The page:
LANEY: Questions for a home opener

For many of the 90,000-plus fans who will pour into Tiger Stadium today, this year’s home opener comes with more question marks than maybe any LSU home opener in memory.

Certainly, part of the story is what is, without question, a talented college football team worthy of its No. 2 national ranking in the Associated Press poll. This team is all the buzz nationally this week after a resounding 40-27 season-opening win over Oregon. No doubt, this bunch is scary good.

But there are questions about the team’s fortunes that have nothing to do with what happens on the football field and that’s what makes this a strangely mysterious season.

It’s about suspensions, investigations and expansions, not speed, talent and experience, the usual worries.

For example, will the Will Lyles story sprout legs as it relates to LSU?

Who knows? LSU has handled it well to this point, but there’s no doubt that it could be trouble down the road for a problem already on probation. What LSU does not need to happen is any news, particularly negative news, as it relates to the school’s ties to the controversial Texas talent scout to surface during the season.

There may be nothing more to this story than what we already know -- that LSU paid Lyles for services that, on the surface, are above board. What’s in question is did anybody who contracted with Lyles really pay him for legitimate scouting, or was it for his influence with prospects, a potential NCAA violation.

This could become a huge story. Or, this may be the last you ever read of it as it relates to LSU this season. You just don’t know, but the cloud does hang overhead, a potential off-the-field X-factor to the season.

Another off-field issue: The fight that led to the arrest and indefinite suspension of quarterback Jordan Jefferson.

The question is, when will Jefferson come back?

Again, nobody knows. Meanwhile, Jarrett Lee settled into Jefferson’s quarterback spot and led the Tigers to the win over Oregon. If Lee continues to get the job done, the next question with Jefferson will become this: If and when he comes back this year, what will his role be?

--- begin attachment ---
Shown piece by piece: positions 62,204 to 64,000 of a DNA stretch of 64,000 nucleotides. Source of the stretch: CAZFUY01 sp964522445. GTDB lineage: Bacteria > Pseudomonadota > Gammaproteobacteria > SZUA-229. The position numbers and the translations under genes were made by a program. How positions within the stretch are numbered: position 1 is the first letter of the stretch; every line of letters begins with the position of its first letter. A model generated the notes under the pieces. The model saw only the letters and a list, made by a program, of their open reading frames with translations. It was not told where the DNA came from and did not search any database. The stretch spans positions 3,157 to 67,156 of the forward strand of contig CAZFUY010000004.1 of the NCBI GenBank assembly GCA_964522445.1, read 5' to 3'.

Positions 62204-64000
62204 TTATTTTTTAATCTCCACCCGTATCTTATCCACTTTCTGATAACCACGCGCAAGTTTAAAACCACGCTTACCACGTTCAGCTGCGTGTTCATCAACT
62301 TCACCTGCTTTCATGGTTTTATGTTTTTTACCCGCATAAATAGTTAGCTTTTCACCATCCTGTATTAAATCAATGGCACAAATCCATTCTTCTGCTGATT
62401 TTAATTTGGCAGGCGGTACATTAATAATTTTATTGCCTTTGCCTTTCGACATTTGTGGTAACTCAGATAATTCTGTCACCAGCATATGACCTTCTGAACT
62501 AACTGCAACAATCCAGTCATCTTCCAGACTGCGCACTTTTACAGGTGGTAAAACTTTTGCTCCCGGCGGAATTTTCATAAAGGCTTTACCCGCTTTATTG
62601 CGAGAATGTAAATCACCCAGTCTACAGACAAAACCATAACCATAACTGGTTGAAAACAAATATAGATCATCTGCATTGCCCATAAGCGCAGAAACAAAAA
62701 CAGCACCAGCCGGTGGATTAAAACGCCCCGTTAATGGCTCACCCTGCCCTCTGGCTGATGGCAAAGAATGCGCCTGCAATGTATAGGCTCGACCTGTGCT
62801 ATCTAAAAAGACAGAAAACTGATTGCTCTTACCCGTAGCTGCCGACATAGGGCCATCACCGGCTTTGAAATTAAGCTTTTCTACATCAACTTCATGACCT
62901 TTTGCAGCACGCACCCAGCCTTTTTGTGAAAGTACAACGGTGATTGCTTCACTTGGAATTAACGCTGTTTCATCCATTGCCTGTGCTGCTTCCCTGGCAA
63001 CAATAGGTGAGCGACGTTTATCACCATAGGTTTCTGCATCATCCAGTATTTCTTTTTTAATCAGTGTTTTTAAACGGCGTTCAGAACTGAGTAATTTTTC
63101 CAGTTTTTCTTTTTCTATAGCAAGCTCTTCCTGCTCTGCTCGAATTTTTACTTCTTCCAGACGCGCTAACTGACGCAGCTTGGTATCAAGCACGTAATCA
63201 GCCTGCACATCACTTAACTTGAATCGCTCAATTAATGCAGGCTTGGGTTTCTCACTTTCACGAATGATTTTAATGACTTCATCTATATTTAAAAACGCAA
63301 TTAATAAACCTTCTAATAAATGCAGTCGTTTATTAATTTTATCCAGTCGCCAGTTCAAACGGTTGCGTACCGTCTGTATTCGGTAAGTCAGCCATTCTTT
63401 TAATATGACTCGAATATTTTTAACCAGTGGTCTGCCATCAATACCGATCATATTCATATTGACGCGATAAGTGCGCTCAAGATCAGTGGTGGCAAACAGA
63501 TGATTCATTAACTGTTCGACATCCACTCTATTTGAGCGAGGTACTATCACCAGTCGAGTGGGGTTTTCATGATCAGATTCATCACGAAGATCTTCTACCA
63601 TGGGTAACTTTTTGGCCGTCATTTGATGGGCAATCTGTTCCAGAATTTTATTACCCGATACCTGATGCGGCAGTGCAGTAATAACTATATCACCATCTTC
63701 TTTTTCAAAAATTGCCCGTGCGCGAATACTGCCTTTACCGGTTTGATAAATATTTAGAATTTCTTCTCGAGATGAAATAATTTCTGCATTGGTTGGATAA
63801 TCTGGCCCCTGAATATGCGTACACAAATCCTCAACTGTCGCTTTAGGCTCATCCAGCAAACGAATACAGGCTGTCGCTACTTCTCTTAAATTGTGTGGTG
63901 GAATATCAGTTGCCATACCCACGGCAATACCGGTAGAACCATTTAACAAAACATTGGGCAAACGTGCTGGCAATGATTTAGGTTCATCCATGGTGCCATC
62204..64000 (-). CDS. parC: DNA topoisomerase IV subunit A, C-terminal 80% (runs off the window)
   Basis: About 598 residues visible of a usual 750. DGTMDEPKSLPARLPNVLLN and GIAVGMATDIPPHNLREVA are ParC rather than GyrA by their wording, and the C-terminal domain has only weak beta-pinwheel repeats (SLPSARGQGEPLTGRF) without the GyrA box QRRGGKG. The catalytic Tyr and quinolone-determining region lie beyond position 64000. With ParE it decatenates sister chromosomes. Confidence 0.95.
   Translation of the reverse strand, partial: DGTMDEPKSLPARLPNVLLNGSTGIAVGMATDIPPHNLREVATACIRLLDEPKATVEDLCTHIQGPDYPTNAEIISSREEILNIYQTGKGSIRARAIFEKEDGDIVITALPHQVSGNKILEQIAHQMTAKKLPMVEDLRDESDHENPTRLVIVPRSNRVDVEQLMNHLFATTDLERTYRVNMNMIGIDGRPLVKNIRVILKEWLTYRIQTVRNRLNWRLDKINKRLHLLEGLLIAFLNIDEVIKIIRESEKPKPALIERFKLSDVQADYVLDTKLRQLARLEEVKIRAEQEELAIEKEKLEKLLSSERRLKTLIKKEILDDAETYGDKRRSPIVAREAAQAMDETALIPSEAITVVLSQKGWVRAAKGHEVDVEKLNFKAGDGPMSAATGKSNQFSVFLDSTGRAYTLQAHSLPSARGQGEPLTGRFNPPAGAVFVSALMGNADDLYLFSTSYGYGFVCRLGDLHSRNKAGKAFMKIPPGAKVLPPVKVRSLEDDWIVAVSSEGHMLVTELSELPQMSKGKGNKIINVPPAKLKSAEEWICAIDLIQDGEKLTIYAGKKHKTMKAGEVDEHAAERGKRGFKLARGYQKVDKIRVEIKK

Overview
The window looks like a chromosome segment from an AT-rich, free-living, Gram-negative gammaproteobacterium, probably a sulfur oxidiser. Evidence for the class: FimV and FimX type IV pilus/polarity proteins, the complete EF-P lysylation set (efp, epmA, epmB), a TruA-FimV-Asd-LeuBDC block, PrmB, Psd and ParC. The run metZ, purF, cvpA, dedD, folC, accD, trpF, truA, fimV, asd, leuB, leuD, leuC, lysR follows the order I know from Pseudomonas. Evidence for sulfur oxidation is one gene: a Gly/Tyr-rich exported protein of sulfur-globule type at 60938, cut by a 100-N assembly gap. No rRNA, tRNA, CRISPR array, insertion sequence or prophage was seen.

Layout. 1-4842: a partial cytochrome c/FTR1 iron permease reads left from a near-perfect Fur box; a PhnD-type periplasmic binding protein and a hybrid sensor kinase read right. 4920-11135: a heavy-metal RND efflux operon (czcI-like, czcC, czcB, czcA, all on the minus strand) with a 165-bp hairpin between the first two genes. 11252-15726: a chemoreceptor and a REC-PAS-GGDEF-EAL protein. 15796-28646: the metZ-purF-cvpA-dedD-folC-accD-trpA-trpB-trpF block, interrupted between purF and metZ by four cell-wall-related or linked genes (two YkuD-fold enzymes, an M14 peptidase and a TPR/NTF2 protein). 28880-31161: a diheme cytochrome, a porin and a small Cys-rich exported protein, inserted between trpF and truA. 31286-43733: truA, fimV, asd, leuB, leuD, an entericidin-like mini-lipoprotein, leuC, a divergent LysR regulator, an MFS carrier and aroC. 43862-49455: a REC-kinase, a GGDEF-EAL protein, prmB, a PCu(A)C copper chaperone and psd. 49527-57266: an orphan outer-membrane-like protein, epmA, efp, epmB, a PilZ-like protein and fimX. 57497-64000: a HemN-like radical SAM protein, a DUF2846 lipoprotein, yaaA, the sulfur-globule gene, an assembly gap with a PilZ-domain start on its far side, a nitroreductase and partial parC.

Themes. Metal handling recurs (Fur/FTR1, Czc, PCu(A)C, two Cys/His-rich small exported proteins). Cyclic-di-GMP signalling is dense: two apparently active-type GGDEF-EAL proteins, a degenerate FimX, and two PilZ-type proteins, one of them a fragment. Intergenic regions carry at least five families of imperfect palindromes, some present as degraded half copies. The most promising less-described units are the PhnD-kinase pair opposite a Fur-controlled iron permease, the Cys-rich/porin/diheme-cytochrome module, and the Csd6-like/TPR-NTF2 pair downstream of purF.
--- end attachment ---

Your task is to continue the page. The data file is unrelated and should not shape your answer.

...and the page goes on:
Another good question.

One question we do now know the answer to is when Russell Shepard will come back from his suspension for violating an NCAA rule. That’s the West Virginia game, the season’s fourth game on Sept. 24.

But there are still questions surrounding that. Will the absence of the speedy wide receiver come back to haunt LSU at Mississippi State next week? And when he comes back, how long will it take the talented junior to get into the flow of the offense? Right away? Or will there be a couple of games before he hits his stride? And when he comes back, has he blossomed yet into a true wide receiver, or is he still the converted quarterback who shows growing pains at a relatively new position.

And when he comes back, what does that mean for a tough road game at Morgantown?

And speaking of that game, by the time LSU heads to West Virginia, will it be just a good non-conference game, or a preview of a future SEC rivalry?

That’s a small part of the big question that’s on everybody’s mind in college football: Where will conference realignment take us?

With Texas A&M seemingly headed down SEC way, we know there’s no way the league will stand still at 13 members. It will take at least one more school to get to 14 and possibly three more to get to 16, supposedly the same size as what the former Pac-10 is headed towards.

It seems like every major mid/south Atlantic school is on the rumor mill with this one: Virginia, Virginia Tech, Clemson. Florida State.

And, of course, West Virginia.

Where is this league headed? Certainly the SEC holds a lot of nice cards. But what that will ultimately mean is anybody’s guess.

It’s enough to make your head spin even without having too many rum and Cokes at tailgating.

But as you take your seat in the stadium and soak up the atmosphere, just know this:

It’s finally a Saturday Night in Tiger Stadium.

That alone will make the rest of the questions fade to the background.